The Fascinating Art of Kolam

Uma ShankariStarred Page By Uma Shankari, 20th Nov 2013 | Follow this author | RSS Feed | Short URL
Posted in Wikinut>Guides>Art>Forms & Genres

Kolam is a traditional art of drawing that is practiced by the women of South India.

What is Kolam?

Kolam or rangoli is a form of traditional Indian folk art used widely in Tamil Nadu , Karnataka and Andhra Pradesh as decorative art work in front of dwellings.

Every morning in Tamil Nadu, India, millions of women draw kolams on the ground with white rice powder. Through the day, the drawings get walked on, rained out, or blown around in the wind; new ones are made the next day. Every morning before sunrise, the ground in front of the door is cleaned with water and the muddy floor is swept well for an even surface. The kolams are generally drawn while the surface is still damp so that it is held better. Occasionally, cow-dung is also used to wax the floors. In some cultures, cow dung is believed to have antiseptic properties and hence provides a literal threshold of protection for the home. It also provides contrast with the white powder.

Why Are Kolams Drawn?

Decoration was not the sole purpose of a Kolam. In olden days, kolams used to be drawn in coarse rice flour, so that the ants could feed on them. The rice powder invites birds and other small critters to eat it, thus defining and paving a path for harmonious co-existence with all living beings. Unfortunately, these days, chalk powder or white rock powder is used, and you don't find ants feeding them.

Kolams are thought to bestow prosperity to homes. Kolam is a sign of invitation to welcome all into the home, not the least of whom is Goddess Lakshmi, the Goddess of prosperity. The patterns range between geometric and mathematical line drawings around a matrix of dots to free form art work and closed shapes. It is believed that the kolams prevent evil spirits from entering the inside of the shapes, and thus into the interiors of the house.

How are Kolams Drawn?

There are different types of kolam patterns in which dots or pullis, and lines or curves are used. The dots are marked on the floor first and then joined either by straight lines, or smooth curves.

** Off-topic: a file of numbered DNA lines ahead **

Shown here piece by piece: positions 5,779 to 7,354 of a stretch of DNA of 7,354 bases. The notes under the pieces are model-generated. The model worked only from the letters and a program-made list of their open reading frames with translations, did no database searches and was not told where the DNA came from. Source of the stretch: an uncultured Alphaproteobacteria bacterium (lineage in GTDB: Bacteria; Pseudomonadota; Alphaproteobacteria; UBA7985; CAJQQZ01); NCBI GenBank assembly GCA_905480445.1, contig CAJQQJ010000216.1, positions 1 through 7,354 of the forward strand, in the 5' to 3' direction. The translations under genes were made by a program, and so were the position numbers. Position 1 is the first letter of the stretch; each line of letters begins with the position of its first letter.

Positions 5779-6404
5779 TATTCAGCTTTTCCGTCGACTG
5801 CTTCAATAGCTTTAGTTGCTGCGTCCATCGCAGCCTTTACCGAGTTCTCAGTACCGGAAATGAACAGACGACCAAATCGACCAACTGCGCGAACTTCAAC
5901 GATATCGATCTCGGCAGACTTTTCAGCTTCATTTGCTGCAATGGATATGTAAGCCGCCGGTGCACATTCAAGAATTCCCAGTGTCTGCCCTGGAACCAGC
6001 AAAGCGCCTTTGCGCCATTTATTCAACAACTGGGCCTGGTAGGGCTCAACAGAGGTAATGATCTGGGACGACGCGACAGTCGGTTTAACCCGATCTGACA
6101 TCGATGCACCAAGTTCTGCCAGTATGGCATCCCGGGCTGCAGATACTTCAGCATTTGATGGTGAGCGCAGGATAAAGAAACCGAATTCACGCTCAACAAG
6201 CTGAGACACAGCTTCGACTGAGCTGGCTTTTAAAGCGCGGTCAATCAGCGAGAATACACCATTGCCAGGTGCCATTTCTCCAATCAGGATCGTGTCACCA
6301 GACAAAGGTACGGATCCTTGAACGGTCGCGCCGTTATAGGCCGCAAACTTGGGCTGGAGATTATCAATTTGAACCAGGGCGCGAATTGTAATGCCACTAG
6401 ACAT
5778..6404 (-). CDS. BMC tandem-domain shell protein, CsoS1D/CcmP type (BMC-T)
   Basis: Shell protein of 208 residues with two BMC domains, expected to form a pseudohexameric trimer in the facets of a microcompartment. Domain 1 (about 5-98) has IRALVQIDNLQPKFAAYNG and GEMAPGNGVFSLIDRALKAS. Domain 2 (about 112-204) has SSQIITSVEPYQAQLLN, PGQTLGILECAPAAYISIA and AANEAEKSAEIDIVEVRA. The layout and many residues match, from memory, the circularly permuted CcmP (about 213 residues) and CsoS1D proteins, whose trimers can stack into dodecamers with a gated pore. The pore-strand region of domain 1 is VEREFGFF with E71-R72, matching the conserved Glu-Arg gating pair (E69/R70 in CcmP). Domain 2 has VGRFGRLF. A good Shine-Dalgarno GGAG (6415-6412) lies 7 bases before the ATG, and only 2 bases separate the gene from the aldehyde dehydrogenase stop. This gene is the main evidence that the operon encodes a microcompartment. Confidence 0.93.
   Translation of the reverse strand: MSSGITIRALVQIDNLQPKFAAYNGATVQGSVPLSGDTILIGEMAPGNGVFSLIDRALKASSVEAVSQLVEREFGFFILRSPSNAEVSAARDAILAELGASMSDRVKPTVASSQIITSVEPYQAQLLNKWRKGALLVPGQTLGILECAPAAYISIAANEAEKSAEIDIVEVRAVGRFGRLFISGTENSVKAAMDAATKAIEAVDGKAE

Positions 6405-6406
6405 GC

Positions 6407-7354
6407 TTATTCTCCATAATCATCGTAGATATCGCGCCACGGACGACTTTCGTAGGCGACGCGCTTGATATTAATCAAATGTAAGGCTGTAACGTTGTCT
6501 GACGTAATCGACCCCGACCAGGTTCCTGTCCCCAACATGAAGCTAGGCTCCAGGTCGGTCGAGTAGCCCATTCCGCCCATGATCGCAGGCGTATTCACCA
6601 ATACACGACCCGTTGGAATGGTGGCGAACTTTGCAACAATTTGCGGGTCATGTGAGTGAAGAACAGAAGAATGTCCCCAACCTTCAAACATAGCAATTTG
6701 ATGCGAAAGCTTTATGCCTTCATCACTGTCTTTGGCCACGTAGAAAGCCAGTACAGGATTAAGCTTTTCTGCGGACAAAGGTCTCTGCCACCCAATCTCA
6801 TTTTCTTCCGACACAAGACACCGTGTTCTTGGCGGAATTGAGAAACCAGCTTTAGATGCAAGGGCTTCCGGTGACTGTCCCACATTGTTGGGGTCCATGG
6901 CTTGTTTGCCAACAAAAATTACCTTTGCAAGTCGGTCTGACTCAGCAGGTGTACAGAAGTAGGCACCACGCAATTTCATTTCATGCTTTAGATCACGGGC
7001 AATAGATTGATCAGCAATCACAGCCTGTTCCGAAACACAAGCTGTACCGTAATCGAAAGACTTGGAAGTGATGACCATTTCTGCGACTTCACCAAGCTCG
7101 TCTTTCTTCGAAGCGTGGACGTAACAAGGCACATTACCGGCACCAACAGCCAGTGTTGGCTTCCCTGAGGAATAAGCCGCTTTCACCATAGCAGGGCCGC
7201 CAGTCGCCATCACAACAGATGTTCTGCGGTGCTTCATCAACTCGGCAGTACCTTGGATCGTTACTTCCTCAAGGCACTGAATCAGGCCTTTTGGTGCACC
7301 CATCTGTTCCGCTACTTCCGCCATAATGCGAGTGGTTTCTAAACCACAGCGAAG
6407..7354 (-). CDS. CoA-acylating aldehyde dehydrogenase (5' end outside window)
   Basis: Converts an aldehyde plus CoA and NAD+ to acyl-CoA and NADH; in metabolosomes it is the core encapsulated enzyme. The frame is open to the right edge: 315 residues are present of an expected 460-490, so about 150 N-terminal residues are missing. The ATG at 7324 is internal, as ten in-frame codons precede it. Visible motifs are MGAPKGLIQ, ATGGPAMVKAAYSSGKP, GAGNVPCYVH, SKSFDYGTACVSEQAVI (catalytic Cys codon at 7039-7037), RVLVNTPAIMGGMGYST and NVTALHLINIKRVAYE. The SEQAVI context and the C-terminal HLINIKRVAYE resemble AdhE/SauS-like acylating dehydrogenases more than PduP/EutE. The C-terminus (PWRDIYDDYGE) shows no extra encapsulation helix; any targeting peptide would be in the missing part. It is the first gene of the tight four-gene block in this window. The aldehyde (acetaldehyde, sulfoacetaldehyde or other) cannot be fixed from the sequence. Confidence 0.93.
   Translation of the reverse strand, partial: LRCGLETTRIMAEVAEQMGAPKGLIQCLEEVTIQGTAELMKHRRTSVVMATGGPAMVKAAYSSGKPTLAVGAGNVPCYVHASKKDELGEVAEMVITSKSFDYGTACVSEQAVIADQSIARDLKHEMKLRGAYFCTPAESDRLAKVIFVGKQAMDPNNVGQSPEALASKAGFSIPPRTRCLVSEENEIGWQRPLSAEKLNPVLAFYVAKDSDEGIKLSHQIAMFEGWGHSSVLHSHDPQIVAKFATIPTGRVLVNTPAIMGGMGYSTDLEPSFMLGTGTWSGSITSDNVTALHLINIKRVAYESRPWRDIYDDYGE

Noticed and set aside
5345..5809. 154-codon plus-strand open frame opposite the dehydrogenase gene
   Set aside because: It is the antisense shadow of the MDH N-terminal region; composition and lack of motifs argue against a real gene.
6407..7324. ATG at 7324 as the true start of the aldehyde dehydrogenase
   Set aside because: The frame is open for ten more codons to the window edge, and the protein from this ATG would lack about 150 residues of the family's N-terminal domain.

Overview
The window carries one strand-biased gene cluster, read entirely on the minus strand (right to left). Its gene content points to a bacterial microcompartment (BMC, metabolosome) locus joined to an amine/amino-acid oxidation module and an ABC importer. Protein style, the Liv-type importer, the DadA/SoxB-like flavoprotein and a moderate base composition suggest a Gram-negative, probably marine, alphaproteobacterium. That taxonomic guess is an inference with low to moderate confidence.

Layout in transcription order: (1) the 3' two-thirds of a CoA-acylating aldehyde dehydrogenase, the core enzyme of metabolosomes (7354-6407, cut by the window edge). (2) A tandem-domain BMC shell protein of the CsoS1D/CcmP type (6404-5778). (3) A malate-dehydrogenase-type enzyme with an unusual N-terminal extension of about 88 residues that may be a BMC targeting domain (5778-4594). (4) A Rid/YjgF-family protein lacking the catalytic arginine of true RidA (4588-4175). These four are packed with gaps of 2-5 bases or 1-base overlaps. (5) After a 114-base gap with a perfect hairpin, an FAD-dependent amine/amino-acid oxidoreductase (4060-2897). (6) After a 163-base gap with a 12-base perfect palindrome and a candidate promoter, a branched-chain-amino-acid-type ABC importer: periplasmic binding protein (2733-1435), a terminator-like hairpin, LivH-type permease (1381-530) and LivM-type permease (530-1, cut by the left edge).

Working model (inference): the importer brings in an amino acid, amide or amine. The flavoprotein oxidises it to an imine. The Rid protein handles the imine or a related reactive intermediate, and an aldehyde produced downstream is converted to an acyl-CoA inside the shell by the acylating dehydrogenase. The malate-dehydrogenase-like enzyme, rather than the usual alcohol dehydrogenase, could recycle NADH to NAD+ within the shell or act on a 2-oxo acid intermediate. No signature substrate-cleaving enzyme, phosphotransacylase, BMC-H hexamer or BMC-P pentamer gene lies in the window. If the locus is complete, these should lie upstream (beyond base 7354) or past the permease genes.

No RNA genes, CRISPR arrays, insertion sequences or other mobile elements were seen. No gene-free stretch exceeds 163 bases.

Brain Stimulation Exercise?

Kolams are all about spatial symmetry. Please go through the following video and try to draw this simple, yet challenging, kolam. Unless you pay attention to the symmetry, you will find it difficult to draw. Imagine you drawing this early in the morning, with head bent down in the process, making the blood course through the brain. What a brain stimulation!

Researchers have been fascinated by how even uneducated women remember and draw complicated kolam patterns. They have studied the designs to formulate the syntactical rules that would enable a computer to generate all possible kinds of designs. whether they make use of any syntactic rules that underlie kolam designs. Hridaya Kamalam is a specific instance of a kolam which has eight converging arms or axes and each arm is of 'length' five units. Mark the five pullis on the eight converging arms in radial form.

Here is a video that that teaches you how to draw this:

The following is a kolam for prosperity, or aishwarya


Dot Kolam, Indian Culture, Kolam Art, Rangoli, South India

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author avatar Uma Shankari
I write on society, relationships, travel, health, nutrition and fitness.
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author avatar Mark Gordon Brown
20th Nov 2013 (#)

Fascinating explanation of this unusual art form.

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author avatar cnwriter..carolina
21st Nov 2013 (#)

I too find this fascinating...thank you Uma

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author avatar C.D. Moore
21st Nov 2013 (#)

Yes, I enjoyed reading this.

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author avatar vellur
24th Nov 2013 (#)

Kolams are beautiful and a welcome sight.

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